It is 7.47pm last Tuesday night in a small stadium in Bromley, south-east London. Rianna Jarrett is wearing the No 23 jersey in the Brighton & Hove Albion's away all-black strip. It's her first game for a club she joined 33 days previously and it's her first game as a full-time professional football player.
This game wasn't meant to happen this week. Brighton's Women's FA Cup fifth round game against Crystal Palace at Hayes Lane was originally slated for earlier this month but was postponed because of bad weather. But it's now fallen nicely for Jarrett. She'd tell you herself that she doesn't score too many goals from outside the box.
But this night is different.
Less than 20 minutes into the game, she gets the ball from around 25 yards out and kicks a floating shot in over Palace 'keeper Lucy Gillett and into the back of the net. Thirty-six seconds into the second half, Jarrett scores her second goal from a header. You only get one chance to make a first impression. Impression made. Debuts don't come much better than this.
Usually videos of goals from an evening like last Tuesday for an Ireland international would rip through social media. But this game wasn't on TV, or streamed, or sliced-up for social.
You need a member's log-in to the club website to view Jarrett's work. Just as well that those closest to her were there in person.
After their 3-0 win, Brighton manager Hope Powell told the players to go and thank their fans in the stand. It was then that Jarrett spotted her mother Doreen, her twin brother Jordan, her youngest brother Connolly, and their family friend Wezley.
Her mother left Wexford town and moved to Bristol over six years ago, and last Tuesday they all travelled together to London to watch Rianna play in what was their first time all together since Christmas. Two goals on your debut and your family there to witness it - nights don't come much better.
"I was delighted to see them. Also, the important thing was that we got the win and we're in the next round of the FA Cup," Jarrett said the following evening. "But to get two goals I can't actually describe the feeling. I think it still hasn't quite sunk in for me yet."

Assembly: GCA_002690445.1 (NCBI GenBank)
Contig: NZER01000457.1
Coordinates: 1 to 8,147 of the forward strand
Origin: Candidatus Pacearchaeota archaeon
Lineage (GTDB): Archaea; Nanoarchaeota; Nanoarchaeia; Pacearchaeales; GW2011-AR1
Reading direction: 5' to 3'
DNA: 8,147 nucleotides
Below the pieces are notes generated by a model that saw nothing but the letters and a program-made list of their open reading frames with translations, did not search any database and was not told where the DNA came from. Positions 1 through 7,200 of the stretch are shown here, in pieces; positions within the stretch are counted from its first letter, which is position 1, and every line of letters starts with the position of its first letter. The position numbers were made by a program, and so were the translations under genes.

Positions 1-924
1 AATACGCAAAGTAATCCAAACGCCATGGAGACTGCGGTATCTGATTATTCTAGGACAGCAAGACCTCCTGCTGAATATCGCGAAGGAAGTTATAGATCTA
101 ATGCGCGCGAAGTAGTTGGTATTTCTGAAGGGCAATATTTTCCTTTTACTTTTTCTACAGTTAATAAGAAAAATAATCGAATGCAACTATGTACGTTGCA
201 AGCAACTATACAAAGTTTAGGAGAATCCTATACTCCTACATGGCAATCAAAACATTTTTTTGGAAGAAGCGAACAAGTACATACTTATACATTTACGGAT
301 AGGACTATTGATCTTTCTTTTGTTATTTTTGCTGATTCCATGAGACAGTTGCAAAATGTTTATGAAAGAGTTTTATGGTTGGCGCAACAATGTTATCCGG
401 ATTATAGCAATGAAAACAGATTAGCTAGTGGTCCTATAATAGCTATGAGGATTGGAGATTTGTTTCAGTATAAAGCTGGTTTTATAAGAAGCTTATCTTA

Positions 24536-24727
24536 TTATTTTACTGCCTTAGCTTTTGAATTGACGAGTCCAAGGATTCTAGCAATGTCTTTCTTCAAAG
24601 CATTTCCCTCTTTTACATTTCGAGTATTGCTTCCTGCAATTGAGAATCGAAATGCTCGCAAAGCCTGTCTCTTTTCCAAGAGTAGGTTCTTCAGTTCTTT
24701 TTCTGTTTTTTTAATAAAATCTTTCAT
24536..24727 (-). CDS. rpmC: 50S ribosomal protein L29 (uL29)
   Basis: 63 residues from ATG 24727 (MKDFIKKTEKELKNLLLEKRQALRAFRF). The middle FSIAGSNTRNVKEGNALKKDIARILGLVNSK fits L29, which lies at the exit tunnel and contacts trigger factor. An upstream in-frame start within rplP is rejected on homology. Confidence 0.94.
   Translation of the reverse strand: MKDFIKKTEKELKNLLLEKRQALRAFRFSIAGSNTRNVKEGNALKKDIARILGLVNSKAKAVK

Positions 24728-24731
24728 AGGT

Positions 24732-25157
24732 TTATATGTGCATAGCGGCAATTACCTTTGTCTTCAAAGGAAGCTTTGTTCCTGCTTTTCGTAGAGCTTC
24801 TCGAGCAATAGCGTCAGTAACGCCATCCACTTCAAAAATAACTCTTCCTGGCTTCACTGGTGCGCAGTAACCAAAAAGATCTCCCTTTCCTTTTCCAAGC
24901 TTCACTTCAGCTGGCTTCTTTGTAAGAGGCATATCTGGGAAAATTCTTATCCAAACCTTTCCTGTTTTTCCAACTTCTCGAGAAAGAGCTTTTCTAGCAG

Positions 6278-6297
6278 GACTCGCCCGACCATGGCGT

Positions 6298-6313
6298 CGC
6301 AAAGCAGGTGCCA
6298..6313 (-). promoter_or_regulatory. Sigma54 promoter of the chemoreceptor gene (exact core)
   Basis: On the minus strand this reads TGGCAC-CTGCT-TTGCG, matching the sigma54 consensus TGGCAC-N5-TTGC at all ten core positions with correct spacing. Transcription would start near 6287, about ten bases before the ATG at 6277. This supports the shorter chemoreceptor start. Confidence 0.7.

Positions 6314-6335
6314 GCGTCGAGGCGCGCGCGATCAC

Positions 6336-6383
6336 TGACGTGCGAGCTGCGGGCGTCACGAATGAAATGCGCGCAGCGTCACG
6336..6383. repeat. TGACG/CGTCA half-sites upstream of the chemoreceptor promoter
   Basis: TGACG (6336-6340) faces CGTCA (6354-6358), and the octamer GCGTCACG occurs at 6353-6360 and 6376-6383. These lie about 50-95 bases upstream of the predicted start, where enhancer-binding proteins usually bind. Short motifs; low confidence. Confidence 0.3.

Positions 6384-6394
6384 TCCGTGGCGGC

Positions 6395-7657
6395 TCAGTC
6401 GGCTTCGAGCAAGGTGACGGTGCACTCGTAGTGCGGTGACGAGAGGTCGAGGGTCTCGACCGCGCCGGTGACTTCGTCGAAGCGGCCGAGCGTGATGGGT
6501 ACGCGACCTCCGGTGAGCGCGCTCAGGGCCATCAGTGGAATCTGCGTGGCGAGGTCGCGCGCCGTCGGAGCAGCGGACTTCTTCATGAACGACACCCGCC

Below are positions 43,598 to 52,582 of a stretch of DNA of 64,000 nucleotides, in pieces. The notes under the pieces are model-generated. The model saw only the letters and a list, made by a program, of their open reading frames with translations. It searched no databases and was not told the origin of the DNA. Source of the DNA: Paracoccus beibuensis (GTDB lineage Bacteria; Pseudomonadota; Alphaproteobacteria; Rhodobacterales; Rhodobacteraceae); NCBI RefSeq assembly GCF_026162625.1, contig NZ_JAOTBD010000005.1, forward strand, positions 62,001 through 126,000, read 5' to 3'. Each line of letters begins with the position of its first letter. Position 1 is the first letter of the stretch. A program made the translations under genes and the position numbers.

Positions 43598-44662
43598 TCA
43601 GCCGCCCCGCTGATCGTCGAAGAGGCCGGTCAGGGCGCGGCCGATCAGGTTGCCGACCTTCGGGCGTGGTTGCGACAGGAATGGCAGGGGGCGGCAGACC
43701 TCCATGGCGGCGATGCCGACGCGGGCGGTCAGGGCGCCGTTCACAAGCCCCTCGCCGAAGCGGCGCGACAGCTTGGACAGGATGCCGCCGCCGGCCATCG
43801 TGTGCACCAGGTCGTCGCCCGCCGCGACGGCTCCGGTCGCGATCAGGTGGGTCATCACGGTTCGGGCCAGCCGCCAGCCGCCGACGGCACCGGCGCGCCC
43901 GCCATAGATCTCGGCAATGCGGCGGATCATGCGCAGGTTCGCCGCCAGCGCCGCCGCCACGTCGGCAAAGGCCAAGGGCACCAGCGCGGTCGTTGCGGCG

In the kind of rush that the good people at Sky Sports News would over-hype, there was an element of drama to Jarrett's move to Brighton from Wexford Youths on transfer deadline day on Thursday, January 23.
She was meant to have her trial with Brighton last November but that was put off after she hyper-extended her knee and damaged the meniscus cartilage while playing for Wexford Youths in their 3-2 Women's FAI Cup final win over Peamount United on November 3.
She finally had her trial early last month, they agreed an offer on Monday, January 20; on Tuesday she told her boss at a data and analytics company in Wexford that she was finishing up; on Wednesday she had an appointment with the doctor in Dublin about her knee; on Thursday she flew to Brighton to do her medical and get everything signed-off on a six-month contract before the 5pm deadline.
She returned home to Wexford town to pack up what she needed, flew back to Brighton on the Monday and she's been there since. Jarrett's career hasn't always ticked along as rapidly as that. She's 25 but has already endured the kind of horrendous luck with serious knee injuries that would break most other footballers.